Stanton Moore has time and again proven himself to be one funky drummer. He is something of a touchstone in jazz-funk these days, thanks to his skin work with Charlie Hunter, John Scofield, John Medeski, Dr. John, Galactic, and the list just goes on from there. He has spent at least a decade working his way into the big leagues, so now what? Well, here’s one way to take it a step further: Approach your funky grooves academically. Moore’s latest album, Groove Alchemy, simultaneously drops with an instructional DVD and book, dissecting his percussive approach for aspiring drummers.
It’s strange to think of funk music actually being “studied”, since it’s supposed to just be loose and fun, but things aren’t that simple if you are a drummer. As a drummer, everyone relies on you to keep the tempo going, to not allow your confidence or concentration slip. This is important in rock bands, where the drummer is the backbone. But when it comes to the funky jazz coming out of New Orleans, the drummer is in the driver’s seat. And I’m pretty sure they call shotgun too. Everyone else is in the back.
If you can’t tell by this point, Groove Alchemy is all about the beats and rhythms, which is pretty obvious since it’s meant to be a teaching tool. Bandmates Robert Walter (Hammond B3 organ, piano) and Will Bernard (guitar) are more than competent in their roles, and can certainly give an outfit like Medeski, Martin & Wood a run for their money. No one really busts out of these assignments either, making the trio sound like a Booker T. cover band that decided to write its own tunes.
There’s still some cool things going on, though. The tracks “Pot Licker” and “Shiftless” are tense balls of energy that sound like they can’t be played any tighter, but somehow manage to give Moore some elbow room to flex his newfound meters. “Keep on Gwine”, one of the album’s covers, is nothing but straight-up, good old fashioned New Orleans tonk that can make the hardest of music cynics want to tap their toes (though it houses one of Moore’s least imaginative drum solos).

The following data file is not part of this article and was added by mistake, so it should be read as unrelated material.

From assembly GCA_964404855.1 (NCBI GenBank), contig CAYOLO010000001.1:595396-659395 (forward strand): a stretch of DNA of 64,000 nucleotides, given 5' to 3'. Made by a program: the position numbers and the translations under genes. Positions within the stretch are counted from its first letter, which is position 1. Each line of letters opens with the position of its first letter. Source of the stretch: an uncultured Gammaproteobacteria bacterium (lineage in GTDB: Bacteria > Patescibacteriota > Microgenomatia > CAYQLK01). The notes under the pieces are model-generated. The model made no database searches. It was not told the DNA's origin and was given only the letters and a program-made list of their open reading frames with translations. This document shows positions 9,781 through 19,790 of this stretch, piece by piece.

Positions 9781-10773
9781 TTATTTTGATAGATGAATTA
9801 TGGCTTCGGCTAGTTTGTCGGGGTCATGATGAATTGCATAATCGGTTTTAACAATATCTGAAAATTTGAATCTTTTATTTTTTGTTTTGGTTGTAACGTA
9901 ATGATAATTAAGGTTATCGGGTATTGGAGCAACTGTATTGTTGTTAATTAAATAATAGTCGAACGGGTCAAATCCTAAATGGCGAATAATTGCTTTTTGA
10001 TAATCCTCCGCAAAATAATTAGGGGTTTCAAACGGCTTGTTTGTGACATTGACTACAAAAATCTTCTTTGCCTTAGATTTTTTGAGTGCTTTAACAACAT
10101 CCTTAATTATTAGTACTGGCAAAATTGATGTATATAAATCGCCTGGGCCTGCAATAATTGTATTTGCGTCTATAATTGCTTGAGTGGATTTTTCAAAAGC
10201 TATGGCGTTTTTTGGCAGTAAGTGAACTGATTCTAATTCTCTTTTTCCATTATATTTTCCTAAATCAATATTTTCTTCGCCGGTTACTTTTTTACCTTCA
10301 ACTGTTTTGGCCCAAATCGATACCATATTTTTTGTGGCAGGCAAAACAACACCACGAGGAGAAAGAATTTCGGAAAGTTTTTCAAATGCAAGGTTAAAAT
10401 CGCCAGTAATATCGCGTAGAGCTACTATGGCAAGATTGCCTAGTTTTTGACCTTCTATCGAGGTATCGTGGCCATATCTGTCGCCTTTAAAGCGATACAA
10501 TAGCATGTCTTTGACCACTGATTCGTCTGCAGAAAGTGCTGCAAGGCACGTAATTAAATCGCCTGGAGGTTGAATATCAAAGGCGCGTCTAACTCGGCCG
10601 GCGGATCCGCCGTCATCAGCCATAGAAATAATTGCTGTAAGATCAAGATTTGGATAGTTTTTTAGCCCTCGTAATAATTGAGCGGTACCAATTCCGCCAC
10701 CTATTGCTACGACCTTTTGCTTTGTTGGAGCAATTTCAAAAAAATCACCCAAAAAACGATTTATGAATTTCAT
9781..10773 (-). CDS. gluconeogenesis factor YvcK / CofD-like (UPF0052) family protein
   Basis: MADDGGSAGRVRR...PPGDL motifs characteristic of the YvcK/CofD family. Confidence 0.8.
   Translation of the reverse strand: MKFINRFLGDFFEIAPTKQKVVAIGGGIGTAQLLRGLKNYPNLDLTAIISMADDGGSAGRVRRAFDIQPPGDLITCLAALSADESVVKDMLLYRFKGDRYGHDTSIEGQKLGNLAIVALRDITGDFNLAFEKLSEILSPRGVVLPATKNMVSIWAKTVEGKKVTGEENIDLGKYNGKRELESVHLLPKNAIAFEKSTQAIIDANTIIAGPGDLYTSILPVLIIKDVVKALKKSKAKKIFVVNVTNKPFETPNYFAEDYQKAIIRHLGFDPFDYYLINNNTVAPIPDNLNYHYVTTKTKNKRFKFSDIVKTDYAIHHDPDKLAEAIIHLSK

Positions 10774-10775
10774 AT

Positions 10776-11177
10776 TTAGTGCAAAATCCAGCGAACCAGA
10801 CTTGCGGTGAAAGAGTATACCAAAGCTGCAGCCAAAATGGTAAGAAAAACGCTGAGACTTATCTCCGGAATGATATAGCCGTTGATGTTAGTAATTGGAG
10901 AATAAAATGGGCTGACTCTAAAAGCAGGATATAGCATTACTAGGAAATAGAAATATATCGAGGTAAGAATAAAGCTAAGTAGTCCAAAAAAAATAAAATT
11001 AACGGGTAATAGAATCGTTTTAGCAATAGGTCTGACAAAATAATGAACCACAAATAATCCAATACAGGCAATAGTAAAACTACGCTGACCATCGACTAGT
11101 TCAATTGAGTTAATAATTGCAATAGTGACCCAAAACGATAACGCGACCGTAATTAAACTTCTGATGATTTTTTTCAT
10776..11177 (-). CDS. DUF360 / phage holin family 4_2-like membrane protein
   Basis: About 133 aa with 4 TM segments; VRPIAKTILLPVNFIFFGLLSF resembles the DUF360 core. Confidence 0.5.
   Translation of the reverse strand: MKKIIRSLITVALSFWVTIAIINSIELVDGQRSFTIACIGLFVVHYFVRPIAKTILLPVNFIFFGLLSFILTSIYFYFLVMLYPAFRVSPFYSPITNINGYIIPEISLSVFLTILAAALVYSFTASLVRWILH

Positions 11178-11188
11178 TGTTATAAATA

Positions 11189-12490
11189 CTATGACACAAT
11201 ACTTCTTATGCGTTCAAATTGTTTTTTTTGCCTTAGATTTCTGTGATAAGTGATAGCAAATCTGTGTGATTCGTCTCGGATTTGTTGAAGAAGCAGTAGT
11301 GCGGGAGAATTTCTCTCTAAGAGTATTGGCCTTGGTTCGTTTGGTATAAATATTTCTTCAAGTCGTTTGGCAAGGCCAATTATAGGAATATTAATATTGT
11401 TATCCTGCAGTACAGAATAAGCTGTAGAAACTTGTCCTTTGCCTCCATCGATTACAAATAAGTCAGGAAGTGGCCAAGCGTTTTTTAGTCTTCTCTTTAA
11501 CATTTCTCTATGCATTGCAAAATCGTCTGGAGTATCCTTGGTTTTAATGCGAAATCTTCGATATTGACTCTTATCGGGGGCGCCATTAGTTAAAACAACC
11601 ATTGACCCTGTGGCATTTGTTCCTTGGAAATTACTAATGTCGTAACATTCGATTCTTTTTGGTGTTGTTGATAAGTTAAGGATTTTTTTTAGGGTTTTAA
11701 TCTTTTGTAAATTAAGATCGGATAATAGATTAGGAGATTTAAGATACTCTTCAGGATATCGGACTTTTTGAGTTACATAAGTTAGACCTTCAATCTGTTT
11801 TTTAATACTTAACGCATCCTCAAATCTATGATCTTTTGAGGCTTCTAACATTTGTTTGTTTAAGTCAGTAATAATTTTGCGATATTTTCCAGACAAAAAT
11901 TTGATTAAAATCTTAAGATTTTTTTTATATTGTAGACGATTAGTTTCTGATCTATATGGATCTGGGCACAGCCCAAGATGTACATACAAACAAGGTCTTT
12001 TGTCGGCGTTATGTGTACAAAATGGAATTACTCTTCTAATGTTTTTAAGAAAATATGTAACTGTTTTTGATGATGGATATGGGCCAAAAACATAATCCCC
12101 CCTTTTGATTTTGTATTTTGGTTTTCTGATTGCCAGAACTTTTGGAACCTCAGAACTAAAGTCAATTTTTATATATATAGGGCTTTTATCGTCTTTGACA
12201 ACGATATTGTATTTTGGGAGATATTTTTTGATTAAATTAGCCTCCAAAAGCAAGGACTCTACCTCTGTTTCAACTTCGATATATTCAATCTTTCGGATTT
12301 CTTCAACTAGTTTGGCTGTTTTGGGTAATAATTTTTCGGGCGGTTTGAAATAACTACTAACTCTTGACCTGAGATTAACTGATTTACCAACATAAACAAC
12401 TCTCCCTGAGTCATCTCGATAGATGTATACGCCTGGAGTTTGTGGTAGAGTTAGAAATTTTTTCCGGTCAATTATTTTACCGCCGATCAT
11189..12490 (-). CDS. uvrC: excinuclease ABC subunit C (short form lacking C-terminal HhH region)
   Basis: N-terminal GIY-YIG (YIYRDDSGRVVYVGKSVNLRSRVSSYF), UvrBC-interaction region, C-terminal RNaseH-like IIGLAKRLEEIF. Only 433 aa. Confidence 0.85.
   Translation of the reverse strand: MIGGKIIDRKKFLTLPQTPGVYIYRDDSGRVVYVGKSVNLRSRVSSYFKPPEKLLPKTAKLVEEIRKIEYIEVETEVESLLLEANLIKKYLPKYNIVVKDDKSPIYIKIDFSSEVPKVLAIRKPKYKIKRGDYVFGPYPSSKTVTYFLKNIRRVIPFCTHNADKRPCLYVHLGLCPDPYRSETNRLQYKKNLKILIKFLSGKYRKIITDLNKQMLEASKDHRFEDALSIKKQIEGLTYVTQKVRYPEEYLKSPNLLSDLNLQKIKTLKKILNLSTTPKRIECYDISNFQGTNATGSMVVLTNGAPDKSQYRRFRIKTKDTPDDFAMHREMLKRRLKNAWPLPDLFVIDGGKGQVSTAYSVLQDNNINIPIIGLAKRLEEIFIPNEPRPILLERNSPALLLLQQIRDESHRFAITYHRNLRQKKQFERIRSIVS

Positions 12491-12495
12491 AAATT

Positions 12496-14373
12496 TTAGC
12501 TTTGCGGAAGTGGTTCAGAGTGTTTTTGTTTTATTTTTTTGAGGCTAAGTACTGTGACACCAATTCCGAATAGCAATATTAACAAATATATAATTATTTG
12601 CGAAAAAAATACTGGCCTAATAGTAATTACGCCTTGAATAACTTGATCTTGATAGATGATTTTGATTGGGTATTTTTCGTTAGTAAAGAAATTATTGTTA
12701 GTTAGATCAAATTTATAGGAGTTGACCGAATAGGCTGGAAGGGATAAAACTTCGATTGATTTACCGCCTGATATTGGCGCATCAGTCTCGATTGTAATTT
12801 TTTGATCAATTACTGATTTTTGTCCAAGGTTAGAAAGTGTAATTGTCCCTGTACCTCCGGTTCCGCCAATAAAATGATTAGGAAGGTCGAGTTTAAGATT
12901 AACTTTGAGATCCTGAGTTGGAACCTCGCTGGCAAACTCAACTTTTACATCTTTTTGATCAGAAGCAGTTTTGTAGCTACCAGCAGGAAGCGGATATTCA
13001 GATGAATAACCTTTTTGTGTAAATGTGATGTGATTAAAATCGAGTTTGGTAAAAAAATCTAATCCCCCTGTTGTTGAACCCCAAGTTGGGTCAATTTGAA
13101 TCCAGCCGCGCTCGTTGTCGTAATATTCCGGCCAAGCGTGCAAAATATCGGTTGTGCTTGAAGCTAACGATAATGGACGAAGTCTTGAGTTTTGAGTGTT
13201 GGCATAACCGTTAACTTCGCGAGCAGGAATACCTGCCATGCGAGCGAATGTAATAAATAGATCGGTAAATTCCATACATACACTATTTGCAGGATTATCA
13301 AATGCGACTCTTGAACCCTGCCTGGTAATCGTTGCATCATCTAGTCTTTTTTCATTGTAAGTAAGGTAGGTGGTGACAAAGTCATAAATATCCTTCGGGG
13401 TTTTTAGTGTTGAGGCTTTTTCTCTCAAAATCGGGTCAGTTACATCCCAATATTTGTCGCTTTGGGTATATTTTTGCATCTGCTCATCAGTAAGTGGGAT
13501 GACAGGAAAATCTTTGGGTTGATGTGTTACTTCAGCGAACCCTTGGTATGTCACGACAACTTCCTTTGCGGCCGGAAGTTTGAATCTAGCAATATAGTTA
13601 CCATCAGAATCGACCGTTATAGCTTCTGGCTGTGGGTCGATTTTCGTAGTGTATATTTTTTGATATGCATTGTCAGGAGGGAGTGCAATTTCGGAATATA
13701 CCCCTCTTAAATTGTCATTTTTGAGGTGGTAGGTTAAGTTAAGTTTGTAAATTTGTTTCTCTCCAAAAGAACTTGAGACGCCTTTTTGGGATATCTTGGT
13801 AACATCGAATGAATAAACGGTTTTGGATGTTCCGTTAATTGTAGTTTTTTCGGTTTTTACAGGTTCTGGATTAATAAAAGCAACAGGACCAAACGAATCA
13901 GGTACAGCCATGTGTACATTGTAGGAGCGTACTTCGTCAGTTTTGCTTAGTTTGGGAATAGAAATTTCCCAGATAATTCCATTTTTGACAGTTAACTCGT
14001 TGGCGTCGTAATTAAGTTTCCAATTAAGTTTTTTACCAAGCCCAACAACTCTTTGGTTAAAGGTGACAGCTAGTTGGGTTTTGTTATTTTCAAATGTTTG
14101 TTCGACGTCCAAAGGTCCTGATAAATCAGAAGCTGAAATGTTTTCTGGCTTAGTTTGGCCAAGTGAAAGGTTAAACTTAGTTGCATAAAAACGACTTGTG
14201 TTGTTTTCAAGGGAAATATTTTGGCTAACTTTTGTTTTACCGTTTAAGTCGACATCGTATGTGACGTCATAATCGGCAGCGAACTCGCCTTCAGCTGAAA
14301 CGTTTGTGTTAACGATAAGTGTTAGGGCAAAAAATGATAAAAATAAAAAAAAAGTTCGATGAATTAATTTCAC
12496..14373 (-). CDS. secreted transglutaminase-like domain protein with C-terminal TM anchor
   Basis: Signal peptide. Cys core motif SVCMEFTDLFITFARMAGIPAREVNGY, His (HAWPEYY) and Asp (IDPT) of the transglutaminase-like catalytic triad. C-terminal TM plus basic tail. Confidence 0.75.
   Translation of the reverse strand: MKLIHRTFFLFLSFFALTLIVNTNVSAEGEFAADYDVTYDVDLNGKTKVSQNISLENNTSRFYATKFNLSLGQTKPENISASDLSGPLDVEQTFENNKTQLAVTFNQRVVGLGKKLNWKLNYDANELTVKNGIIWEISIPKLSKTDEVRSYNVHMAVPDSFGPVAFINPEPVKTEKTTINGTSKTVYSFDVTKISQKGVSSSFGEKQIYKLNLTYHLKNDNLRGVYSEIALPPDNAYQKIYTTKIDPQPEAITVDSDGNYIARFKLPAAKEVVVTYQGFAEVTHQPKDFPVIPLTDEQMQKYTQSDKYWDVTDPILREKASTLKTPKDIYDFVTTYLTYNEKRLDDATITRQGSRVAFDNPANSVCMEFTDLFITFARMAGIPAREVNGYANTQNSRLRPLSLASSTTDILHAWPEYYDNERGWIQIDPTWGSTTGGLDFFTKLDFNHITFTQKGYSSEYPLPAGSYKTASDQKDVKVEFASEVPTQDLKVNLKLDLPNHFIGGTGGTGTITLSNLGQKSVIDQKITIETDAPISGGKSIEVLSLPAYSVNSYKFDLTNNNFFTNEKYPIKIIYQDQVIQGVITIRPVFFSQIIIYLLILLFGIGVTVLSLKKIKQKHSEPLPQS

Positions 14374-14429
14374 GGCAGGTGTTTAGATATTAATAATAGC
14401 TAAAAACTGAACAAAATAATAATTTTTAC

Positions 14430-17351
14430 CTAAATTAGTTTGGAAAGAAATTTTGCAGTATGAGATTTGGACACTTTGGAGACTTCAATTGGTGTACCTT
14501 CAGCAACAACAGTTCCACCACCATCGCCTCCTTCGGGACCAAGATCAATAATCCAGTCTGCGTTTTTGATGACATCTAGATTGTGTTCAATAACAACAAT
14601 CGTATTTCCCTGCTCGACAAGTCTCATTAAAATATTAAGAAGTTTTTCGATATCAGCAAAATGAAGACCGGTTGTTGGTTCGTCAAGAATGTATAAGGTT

Since most of Groove Alchemy finds itself in danger of wearing out its own grooves, it’s worth mentioning that Moore and his trio change things up just slightly on the last two tracks. “Aletta” is a ballad of Turkish origin, written by Moore’s father-in-law for Moore’s wife. Not only is it different, since the guitar’s melody is based on a non-Western scale, but the trio plays so softly in the last 20 seconds that you may think the song is over before it actually is. This stands in direct contrast to the first ten songs, where there was pretty much one dynamic throughout. Right after that is “He Stopped Loving Her Today”, which made a lasting impression on Moore’s childhood because his parents were such fans of the George Jones recording. The trio gives it a South Delta funeral feel, while maintaining the tune’s country identity. Adding up to a mere five minutes, the final two tracks make for an odd yet delightful conclusion for an album meant to educate jazz drummers.
Aside from that though, Stanton Moore’s trio doesn’t attempt to cover any ground it hasn’t before. The purpose of Groove Alchemy is to hone the skills and deepen the pocket of Moore’s time-keeping. And if you are a percussionist yourself, you may learn something valuable in the process. If you want to just sit back and listen, this one’s a head-bobber.
// Sound Affects
"The man whose songs were recorded by Johnny Cash, Alan Jackson, Ricky Skaggs, David Allan Coe, The Highwaymen, and countless others succumbs to time’s cruel cue that the only token of permanence we have to offer are the effects of shared moments and memories.READ the article